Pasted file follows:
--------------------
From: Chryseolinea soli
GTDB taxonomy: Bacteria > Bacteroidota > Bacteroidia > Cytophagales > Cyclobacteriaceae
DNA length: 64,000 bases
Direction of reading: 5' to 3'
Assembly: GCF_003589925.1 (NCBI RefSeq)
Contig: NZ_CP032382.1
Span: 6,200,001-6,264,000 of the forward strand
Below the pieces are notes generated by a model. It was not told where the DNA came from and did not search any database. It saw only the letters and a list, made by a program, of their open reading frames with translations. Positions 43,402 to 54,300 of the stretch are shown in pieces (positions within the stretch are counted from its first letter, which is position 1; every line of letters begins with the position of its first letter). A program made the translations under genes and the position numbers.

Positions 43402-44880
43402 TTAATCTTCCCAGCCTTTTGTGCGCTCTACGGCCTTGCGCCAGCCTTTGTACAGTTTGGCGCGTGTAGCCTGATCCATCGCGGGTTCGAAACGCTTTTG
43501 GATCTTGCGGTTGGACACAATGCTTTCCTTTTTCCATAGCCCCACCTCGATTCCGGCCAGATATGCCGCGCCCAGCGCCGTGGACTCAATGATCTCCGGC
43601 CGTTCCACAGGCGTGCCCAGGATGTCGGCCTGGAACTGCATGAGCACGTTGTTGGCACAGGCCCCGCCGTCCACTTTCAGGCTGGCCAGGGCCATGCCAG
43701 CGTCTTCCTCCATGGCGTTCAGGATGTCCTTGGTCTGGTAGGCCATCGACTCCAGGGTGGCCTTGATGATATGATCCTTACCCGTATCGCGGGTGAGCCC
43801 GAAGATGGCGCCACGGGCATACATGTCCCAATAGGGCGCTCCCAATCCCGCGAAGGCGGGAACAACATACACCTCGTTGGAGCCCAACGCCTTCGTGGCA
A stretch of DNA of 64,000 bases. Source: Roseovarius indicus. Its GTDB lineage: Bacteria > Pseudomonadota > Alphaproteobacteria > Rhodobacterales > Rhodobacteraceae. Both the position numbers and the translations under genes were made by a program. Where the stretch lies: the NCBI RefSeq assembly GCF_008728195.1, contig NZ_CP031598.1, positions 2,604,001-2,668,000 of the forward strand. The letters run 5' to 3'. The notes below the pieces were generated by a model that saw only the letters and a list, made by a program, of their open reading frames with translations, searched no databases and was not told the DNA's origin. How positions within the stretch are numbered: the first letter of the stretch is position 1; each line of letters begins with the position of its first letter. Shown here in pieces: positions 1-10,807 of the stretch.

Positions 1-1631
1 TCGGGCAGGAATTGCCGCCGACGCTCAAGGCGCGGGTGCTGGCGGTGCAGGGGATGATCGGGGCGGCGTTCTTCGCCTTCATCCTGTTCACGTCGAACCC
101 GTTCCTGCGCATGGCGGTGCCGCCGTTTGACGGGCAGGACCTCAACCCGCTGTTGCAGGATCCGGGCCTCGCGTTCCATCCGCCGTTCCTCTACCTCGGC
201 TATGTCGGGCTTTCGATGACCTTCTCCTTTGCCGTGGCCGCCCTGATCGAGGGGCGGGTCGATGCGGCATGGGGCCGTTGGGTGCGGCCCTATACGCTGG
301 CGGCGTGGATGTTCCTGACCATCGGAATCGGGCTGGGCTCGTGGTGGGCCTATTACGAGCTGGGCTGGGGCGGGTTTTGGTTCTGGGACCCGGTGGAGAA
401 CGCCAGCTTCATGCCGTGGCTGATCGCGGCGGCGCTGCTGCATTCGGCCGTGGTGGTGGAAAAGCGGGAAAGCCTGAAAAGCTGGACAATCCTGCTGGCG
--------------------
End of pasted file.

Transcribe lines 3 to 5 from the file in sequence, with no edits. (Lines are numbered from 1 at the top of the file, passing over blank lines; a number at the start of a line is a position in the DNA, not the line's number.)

DNA length: 64,000 bases
Direction of reading: 5' to 3'
Assembly: GCF_003589925.1 (NCBI RefSeq)